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Iraqi documents say Hashd al-Shaabi fighters have doubled in two years

Appendixes of Iraq's draft budget record massive increase in number of paramilitary personnel paid by the state
Members of the paramilitary Popular Mobilisation Forces take part in their graduation ceremony at a military camp in Karbala in 2019 (Reuters)
A Hashd al-Shaabi graduation ceremony at a military camp in Karbala in 2019 (Reuters)
By Suadad al-Salhy in Baghdad

The Hashd al-Shaabi paramilitary umbrella group has doubled in size over the past two years, making it the third-largest force in the country, documents related to Iraq’s draft budget seen by Middle East Eye suggest.

The proposed 2023 budget, which the government submitted to parliament last month and has been reviewed by MEE, shows the Hashd is about half the size of the regular military. Security forces under the interior ministry are about three times the size of the paramilitary.

If passed, the new budget would give Hashd al-Shaabi 3.56 trillion Iraqi dinars ($2.7bn).

The significant increase in Hashd al-Shaabi fighters over just two years, as well as the large budget allocated to the force, raises many questions about the nature of the role it will play in the next few years.

Hashd al-Shaabi, also known as the Popular Mobilisation, was established in June 2014 to unite armed factions and volunteers to fight against the Islamic State group. It is led by the Popular Mobilisation Authority (PMA), a governmental umbrella that oversees the various groups’ activities.

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Prominent Iranian-backed Shia armed factions, such as the Badr Organisation and Asaib Ahl al-Haq, represent the Hashd’s backbone and strike force.

Although these forces have become part of the Iraqi military since 2016 and are funded entirely by the government, most are not subject to the orders of the army commander-in-chief and some are accused of being involved in major human rights violations.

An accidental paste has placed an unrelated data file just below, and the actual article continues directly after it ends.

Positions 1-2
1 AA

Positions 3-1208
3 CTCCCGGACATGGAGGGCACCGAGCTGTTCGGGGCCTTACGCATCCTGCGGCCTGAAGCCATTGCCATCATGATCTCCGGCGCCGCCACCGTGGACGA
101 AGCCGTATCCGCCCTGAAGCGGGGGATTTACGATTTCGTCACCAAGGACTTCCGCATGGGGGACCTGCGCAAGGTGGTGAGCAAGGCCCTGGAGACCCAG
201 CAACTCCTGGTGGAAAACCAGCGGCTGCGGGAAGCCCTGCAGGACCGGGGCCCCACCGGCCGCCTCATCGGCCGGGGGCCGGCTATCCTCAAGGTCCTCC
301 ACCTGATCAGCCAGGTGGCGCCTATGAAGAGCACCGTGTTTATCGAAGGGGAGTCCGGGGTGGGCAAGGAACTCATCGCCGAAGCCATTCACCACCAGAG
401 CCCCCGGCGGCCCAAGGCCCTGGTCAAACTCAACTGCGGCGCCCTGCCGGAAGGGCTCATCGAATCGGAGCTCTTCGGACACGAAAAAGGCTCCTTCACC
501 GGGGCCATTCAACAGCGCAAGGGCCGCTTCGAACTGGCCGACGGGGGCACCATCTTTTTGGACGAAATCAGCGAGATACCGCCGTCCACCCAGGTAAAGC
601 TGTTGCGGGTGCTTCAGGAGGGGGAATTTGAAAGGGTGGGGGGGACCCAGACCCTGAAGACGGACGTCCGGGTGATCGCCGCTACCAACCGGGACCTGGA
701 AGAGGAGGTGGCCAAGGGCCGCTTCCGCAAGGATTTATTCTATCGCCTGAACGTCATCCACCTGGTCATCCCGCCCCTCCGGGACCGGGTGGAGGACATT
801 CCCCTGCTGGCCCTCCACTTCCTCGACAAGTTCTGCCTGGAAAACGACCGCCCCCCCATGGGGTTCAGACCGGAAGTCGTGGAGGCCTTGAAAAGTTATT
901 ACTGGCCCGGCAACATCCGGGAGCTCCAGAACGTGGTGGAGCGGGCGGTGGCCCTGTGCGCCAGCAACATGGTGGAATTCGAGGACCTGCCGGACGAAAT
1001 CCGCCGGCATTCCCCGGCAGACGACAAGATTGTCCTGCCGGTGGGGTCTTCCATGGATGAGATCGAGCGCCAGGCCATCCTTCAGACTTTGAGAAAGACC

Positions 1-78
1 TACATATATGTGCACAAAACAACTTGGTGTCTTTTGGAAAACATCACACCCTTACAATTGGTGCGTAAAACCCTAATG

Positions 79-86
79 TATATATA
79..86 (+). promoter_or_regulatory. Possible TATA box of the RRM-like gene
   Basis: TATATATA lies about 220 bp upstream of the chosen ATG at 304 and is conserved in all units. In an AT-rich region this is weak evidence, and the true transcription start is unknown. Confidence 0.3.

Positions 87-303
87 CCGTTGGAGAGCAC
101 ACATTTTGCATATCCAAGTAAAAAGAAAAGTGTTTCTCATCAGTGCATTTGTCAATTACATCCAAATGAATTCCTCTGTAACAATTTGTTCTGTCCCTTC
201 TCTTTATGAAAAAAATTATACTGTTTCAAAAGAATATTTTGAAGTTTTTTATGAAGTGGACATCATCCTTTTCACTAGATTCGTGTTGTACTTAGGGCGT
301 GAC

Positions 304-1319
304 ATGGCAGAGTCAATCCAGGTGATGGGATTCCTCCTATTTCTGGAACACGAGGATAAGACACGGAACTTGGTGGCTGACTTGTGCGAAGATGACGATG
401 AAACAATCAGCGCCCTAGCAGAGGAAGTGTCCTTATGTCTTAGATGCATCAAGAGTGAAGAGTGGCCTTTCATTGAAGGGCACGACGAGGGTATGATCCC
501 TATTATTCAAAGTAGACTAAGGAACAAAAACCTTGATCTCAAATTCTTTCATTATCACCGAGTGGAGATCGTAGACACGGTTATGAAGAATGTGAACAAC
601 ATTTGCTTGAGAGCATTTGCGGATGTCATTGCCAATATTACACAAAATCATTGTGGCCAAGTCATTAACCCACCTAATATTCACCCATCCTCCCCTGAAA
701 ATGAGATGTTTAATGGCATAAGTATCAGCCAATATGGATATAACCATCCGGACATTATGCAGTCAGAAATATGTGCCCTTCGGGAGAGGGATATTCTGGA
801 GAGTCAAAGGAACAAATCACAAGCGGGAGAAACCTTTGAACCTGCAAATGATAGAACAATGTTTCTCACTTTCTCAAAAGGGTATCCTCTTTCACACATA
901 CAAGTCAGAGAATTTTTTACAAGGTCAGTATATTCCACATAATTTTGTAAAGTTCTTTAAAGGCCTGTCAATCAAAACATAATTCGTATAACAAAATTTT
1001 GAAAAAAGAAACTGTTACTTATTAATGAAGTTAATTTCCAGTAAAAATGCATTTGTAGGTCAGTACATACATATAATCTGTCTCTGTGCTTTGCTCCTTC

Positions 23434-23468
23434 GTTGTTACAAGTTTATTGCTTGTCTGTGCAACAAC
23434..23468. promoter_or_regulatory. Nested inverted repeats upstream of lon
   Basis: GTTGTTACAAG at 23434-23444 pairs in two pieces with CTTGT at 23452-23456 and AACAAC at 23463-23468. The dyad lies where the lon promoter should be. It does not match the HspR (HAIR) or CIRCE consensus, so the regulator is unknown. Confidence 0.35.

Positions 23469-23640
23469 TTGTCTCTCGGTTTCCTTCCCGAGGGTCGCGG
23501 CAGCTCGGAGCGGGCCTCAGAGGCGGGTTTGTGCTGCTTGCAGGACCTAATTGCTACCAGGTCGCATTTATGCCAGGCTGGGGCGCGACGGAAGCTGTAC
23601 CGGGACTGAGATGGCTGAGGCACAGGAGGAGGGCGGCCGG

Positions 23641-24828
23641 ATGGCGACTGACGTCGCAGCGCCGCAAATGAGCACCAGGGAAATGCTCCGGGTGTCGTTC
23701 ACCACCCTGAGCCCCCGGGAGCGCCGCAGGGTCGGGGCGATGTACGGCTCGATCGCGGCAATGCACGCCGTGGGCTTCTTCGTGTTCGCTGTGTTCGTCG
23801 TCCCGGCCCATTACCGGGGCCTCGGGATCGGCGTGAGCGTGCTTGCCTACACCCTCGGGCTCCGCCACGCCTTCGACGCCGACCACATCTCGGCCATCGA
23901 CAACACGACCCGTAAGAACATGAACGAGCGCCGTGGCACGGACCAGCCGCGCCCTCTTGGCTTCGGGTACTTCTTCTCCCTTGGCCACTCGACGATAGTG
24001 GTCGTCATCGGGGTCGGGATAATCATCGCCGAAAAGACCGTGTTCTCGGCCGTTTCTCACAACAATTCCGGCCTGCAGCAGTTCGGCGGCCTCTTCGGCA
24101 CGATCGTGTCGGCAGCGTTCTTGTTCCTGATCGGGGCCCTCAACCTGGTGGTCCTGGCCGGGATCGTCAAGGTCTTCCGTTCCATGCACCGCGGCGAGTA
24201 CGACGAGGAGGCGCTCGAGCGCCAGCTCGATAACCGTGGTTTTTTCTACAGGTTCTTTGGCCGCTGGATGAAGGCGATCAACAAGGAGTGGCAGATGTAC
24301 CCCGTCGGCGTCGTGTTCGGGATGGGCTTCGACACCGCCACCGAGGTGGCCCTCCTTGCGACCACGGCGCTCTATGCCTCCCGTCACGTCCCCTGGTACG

MEE has obtained appendices to the 2021 budget and 2023 draft budget, which are reserved for members of the government and parliament. These show the number of people on the state payroll.

They record that over two years, the ranks of the Hashd swelled by 116,000 fighters, now standing at 238,000 overall.

In comparison, the number of soldiers and other employees in the defence ministry grew by just 25,000 over the same period, up to 450,000 people. Similarly, the interior ministry’s numbers grew no more than 22,250, to over 700,000 overall.

However, it is not certain that these numbers accurately reflect the true number of personnel. The Hashd and other wings of the security forces have been suspected of inflating the number of people in their ranks to siphon off state funds for other uses.

Though interior ministry security forces outnumber the regular military and the Hashd, the majority are non-combatant civil and policing units, Iraqi military commanders and security officials told MEE.

Some security officials noted that there are discussions about altering the responsibilities of the federal police, where the Hashd would instead take on its armed response role - which may explain the large increase in paramilitary fighters.

Iraqi Popular Mobilisation Forces (Hashd al-Shaabi) are seen at a march in Baghdad in 2019 (Reuters)
Popular Mobilisation forces (Hashd al-Shaabi) at a march in Baghdad in 2019 (Reuters)

However, other sources saw the rise in numbers as indicative of a different trend.

A prominent security official told MEE that, “whether we like it or not”, the Hashd is in effect the military wing of the Coordination Framework, a Shia political alliance that dominates Prime Minister Mohammed Shia' al-Sudani’s government. 

"It is natural that they seek to strengthen this wing financially and in personnel whenever the opportunity arises," the official said.